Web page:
Note first that, unlike during the late 19th and early 20th centuries, there is no reason that what I’ve called ‘Stage 2’ and ‘Stage 3’ can’t be reached simultaneously. The reason is that our nation came to see the necessity of a stable currency before it came to see the necessity of an elastic currency, and accordingly instituted those things pursuant to the same ‘stage chronology’ of its own learning. Now, however, we’re well familiar with both those necessities, and can accordingly move to uniformity and elasticity in the digital currency space simultaneously.
Next, note that the Fed, like other central banks worldwide, is now looking to upgrade the national payments architecture, which it administers. Distributed ledger technology (‘DLT’), which forms the backbone of the better-known digital currencies, looks to be particularly promising where such upgrading is concerned. Within the next several years, I am wagering, payments systems worldwide will be built on distributed ledgers. The U.S. will be late as we always are where payments technology is concerned, but we’ll still soon be there.
When we do, what do you suppose happens? Easy: The dollar will go digital. The Fed will issue ‘Federal Reserve “Coins”’ and their keystroke equivalents much as it issues ‘Federal Reserve “Notes”’ and their keystroke equivalents now. In this new world, there will be little more use for what I’ll call ‘Wildcat Crypto’ than there was for ‘Wildcat Currency’ after the National Bank Act of 1863. These ‘assets’ will simply fade out, retained only as means of illicitly transacting in criminal activities until caught.
This is true even of the ‘stablecoin’ products that have developed in recent months with a view to addressing the wild fluctuations problem. Most of these peg to the dollar. What need of that when the dollar itself soon goes digital?
The Digital Dollar and a Citizens’ Fed
A Fed-issued and -administered digital dollar will be every bit as uniform and elastic as the Fed-issued and administered pre-digital dollar has been. Indeed it will likely be even more easily managed thanks to the superior tracking ability afforded by DLT. It will also, I predict, be something more: Because of the speed, reliability, and tractability of distributed-ledger-tracked credits and debits, a Fed-administered payment ledger will render quite feasible something that would have been difficult until recently: what I elsewhere call ‘Citizen Central Banking.’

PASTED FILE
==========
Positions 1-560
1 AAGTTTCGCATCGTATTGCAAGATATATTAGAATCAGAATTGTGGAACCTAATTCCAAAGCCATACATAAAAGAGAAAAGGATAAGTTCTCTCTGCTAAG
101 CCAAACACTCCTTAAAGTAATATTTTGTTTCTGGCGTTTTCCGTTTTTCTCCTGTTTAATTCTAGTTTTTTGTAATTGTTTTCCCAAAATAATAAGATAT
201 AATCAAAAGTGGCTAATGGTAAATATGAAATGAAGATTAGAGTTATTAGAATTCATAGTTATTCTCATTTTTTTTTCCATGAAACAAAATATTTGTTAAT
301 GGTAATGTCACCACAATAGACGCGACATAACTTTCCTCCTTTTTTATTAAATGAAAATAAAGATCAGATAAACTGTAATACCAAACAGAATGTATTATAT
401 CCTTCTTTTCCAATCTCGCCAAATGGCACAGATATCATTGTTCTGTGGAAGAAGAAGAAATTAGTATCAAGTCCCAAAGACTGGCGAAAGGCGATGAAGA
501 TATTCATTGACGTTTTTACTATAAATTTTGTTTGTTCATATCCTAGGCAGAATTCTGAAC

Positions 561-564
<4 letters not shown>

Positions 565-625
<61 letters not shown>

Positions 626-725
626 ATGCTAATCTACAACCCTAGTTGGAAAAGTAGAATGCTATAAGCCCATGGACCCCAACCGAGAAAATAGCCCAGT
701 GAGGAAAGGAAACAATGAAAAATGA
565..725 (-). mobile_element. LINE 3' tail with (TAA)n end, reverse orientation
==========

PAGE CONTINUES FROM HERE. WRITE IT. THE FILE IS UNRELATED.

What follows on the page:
That’s right, we shall soon be able to ‘cut out the banks’ as proverbial ‘middlemen’ between our citizens and their central bank. All citizens will be able to maintain what I call ‘Citizen Accounts’ with the Fed. Not only will all citizens be ‘banked’ – no one ‘unbanked’ – in these circumstances, but the Fed will then have more potent monetary policy instruments at its disposal as well.
In the midst of recession or liquidity trap, for example, our central bank will no longer need supply cheap money to private banks and then hope they’ll lend it to ordinary citizens so’s to prime the consumer spending pump. Instead it can credit our Citizen Accounts directly. The ‘pushing on a string problem’ that so plagued the Fed’s QE strategies in 2009-12 will be much diminished. By the same token, when spending appears to be ‘overheating’ and inflationary pressures loom, the Fed can simply offer or raise interest payments on Citizen Accounts.
Direct central banking, in short, is apt to be far more effective even than indirect central banking has been. And the new digital dollar – still Fed-issued, still Fed-administered – will make that more feasible than it’s ever been.
There is of course much more to say about all of this, which I do in more scholarly as well as technical policy-pushing and program-designing work. But for present purposes the point should be clear. Money’s past is always and everywhere money’s prologue. All that changes is the technical base upon which our money systems are founded.
Insofar as the state of the art now is DLT, money itself will be DLT. But it still will be stable, and still will be elastic, if it is money. And that means it still will be sovereign – it will be ‘our’ money.
So long, then, Bitcoin, and so long, Etherium. And welcome to America, new Digital Dollar.
*This post is credited to Forbes